UW Today

This is an archived article.

November 5, 2009

Honoring the men behind the Medals of Honor with ceremony, exhibit

News and Information

Maybe Harry S. Truman said it best, as he so often did in his no-nonsense way.


A former World War I artilleryman and by then also former president, Truman wrote a letter in 1955 to Capt. Archie Van Winkle of the United States Marines — one of the eight Congressional Medal of Honor recipients and UW alumni to be honored here on Veteran’s Day, Nov. 11.


Truman had personally bestowed the medal on Van Winkle, who later mailed a photo of the moment for the president to sign. Happy to oblige, Truman wrote, “That Congressional Medal of Honor is the greatest honor that can come to a man, and I think I told you that I would rather have it than be President of the United States. I still feel that way.”


A similar spirit will be in the air on Wednesday, when these eight soldiers and UW alumni who risked their lives for others in four foreign wars — World War I, World War II, the Korean War and the Vietnam War — are honored with a new, prominent campus memorial.


As the UW’s own president, Mark Emmert, said of the new campus site, “The memorial will be a permanent, powerful reminder of the extraordinary things that can happen when ordinary people take action.”


Festivities will start at 10 a.m. with a parade down Memorial Way to feature veterans groups, bands and a military color guard. Gen. Peter V. Chiarelli, Army vice chief of staff and a graduate of the UW Evans School of Public Affairs, will deliver the main address at 10:30 a.m.


The Medal of Honor recipients are:


  • Gregory “Pappy” Boyington, major, U.S. Marine Corps Reserve,
  • Deming Bronson, first lieutenant, U.S. Army
  • Bruce Crandall, lieutenant colonel (ret.), U.S. Army
  • Robert E. Galer, brigadier general (ret.), U.S. Marine Corps.
  • John D. “Bud” Hawk, sergeant, U.S. Army
  • Robert Leisy, second lieutenant, U.S. Army
  • William Kenzo Nakamura, private first class, U.S. Army
  • Archie Van Winkle, colonel (ret.), U.S. Marine Corps


But the new memorial won’t be the only way to remember these brave men on campus.


Truman’s letter to Van Winkle — and much more — will be displayed in a new exhibit at the Odegaard Undergraduate Library complementing the memorial. The display, to be up through Dec. 18, is titled Ordinary Lives, Extraordinary Courage.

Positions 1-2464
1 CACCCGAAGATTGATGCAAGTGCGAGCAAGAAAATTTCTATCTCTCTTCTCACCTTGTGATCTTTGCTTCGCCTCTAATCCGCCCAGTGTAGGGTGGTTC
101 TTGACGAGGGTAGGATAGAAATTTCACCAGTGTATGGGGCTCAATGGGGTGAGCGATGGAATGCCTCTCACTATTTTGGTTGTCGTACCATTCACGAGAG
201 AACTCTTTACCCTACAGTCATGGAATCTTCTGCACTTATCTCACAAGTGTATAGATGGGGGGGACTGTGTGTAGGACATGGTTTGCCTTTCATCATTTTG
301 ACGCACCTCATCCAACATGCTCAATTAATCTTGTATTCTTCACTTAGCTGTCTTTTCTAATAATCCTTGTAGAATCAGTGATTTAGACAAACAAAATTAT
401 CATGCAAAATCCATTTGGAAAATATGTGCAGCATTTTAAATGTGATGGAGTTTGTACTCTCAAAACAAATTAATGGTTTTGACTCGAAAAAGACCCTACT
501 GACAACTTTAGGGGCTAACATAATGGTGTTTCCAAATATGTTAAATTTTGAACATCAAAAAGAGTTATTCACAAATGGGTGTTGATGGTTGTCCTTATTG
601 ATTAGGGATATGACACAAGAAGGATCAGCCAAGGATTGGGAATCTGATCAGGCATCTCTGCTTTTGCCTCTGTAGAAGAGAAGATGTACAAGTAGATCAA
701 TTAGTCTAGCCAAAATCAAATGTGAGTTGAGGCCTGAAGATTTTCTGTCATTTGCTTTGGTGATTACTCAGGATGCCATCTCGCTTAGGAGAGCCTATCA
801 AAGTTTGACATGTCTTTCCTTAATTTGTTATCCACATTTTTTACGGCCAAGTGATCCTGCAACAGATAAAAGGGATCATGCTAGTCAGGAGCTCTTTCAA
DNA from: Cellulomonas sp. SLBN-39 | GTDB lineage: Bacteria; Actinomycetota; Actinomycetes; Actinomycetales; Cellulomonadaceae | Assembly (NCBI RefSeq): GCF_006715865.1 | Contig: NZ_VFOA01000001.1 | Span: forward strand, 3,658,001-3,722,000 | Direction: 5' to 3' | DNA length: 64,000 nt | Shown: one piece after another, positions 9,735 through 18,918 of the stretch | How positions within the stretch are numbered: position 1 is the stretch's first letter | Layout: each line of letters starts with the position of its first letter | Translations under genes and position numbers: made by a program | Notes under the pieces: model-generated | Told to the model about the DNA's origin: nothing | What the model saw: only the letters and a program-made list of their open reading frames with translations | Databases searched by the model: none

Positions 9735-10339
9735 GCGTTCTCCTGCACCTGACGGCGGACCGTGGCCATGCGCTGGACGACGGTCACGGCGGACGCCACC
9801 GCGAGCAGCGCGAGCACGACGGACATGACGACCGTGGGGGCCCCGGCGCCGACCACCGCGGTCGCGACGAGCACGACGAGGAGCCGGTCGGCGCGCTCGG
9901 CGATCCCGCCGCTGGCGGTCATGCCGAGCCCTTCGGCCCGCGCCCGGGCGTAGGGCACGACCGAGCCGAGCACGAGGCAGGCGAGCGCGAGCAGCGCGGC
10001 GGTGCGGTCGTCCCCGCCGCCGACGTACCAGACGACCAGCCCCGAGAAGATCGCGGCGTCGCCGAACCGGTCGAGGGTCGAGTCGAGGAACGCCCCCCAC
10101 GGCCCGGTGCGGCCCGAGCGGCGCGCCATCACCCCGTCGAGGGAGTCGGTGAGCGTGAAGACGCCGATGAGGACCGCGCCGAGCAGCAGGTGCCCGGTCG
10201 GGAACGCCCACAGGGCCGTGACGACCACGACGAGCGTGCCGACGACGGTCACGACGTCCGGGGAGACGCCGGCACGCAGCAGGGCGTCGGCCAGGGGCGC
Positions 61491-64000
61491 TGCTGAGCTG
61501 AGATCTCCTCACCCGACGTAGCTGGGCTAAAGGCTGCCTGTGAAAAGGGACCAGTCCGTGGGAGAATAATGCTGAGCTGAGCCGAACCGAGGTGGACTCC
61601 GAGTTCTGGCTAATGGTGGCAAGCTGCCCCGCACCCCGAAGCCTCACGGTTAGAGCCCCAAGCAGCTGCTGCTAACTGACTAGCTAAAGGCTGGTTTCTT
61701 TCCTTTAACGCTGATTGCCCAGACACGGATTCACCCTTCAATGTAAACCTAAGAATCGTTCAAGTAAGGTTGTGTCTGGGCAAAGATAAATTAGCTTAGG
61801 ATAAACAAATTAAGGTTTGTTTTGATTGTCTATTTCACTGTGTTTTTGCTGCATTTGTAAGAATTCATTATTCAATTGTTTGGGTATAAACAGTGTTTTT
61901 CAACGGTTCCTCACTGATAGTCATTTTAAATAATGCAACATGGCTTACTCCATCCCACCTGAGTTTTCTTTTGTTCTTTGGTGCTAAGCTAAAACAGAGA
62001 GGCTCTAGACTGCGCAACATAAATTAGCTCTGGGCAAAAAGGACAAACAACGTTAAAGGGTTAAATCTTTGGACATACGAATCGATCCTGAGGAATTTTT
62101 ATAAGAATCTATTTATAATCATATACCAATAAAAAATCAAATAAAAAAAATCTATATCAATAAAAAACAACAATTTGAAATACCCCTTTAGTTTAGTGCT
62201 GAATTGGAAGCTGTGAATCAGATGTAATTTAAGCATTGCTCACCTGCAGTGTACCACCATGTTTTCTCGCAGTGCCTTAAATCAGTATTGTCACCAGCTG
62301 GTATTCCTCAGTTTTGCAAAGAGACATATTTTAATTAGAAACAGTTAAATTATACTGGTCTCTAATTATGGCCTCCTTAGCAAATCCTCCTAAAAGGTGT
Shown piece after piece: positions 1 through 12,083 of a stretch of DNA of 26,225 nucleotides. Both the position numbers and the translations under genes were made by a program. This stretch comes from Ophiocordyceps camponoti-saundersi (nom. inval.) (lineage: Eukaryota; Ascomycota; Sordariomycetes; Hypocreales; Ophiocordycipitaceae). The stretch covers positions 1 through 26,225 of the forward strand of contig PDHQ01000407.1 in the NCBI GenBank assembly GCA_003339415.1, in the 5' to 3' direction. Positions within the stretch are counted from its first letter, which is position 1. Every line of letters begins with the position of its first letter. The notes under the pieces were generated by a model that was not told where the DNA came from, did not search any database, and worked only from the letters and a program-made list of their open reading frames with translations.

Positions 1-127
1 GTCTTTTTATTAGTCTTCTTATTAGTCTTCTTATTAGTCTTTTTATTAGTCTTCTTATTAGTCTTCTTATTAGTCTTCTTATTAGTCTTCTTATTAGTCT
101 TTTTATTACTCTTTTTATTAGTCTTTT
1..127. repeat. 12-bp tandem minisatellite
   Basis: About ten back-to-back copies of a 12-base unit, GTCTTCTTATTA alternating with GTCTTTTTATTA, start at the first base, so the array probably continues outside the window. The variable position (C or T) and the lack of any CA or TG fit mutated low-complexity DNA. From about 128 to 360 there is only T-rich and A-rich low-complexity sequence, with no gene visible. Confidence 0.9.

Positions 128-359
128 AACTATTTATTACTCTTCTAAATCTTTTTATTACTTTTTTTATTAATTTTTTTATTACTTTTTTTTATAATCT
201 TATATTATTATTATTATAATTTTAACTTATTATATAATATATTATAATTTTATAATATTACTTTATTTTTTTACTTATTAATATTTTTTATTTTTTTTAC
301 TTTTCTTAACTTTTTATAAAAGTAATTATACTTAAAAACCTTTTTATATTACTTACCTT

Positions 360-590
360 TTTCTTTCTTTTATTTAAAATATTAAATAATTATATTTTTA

The exhibit is largely the work of Catherine O’Donnell, a writer with the UW News & Information Office, and Marta Beyer, a second-year graduate student in the UW Museology Graduate Program.


O’Donnell researched personal letters and biographical material for the exhibit — which has a special shelf for each of the eight award recipients — and Beyer acted as exhibit designer, deciding which elements to include and how to display them to greatest advantage.


“I was called on board to select what would be the most appropriate material and organize it, and develop a design for the show,” Beyer said. She said the display provides a personal introduction to each of the medal recipients, specifically focusing on their war experiences. “It puts a human face on these men to give you a little bit more information when you see the memorial.”


The two had only a few weeks to organize the exhibit — practically light speed in the deliberative world of museum work. Time constraints were among their biggest challenges, they said, but they’re proud of the result.


Beyer said, “All the families contributed information, and several contributed artifacts, photos and medals — we’ve been really lucky that they were so generous.”


The exhibit also includes personal correspondence from medal recipients Deming Bronson and Robert Leisy (pronounced Lacey). Leisy was perhaps like many soldiers in wartime, writing cheery letters to family urging them not to worry while revealing more realistic details to friends.


In October of 1969 he wrote his parents, “The Club here has run out of beer. Cold sodas are available, but not beer,” as if that were the worst of his concerns. To a friend, however, he confessed in a Dec. 1 letter, “My nerves are calming down now. We had some rather nasty contact and some rather hairy experiences on our last mission. I thought I’d bought the farm for sure.”


Leisy was killed in action the next day, as he protected others from an incoming grenade.

His Medal of Honor citation reads as follows: On Dec. 2, 1969, North Vietnamese soldiers attacked Leisy’s unit, outnumbering them 10 to 1. Leisy used his own body to shield his fellow soldiers from a rocket-propelled grenade. Then, while mortally wounded, he continued to direct his men, refusing medical treatment until others were cared for. Leisy was 24 at the time of his death. He had been in Vietnam less than three months.

O’Donnell, who had the initial idea for the library exhibit, read through all the letters available from these war heroes — an emotional job in itself.

“One of the things I’ve noticed is that these were self-effacing men,” she said. “They were not show-offs, not trying to win a medal.”

And indeed, she added, “You don’t win a Medal of Honor. You receive it.”

Both Wednesday’s events and the library exhibit are open to the public. Learn more about the memorial and read the Medal of Honor citations for all eight men online here. For more information about the Medal of Honor, visit online here.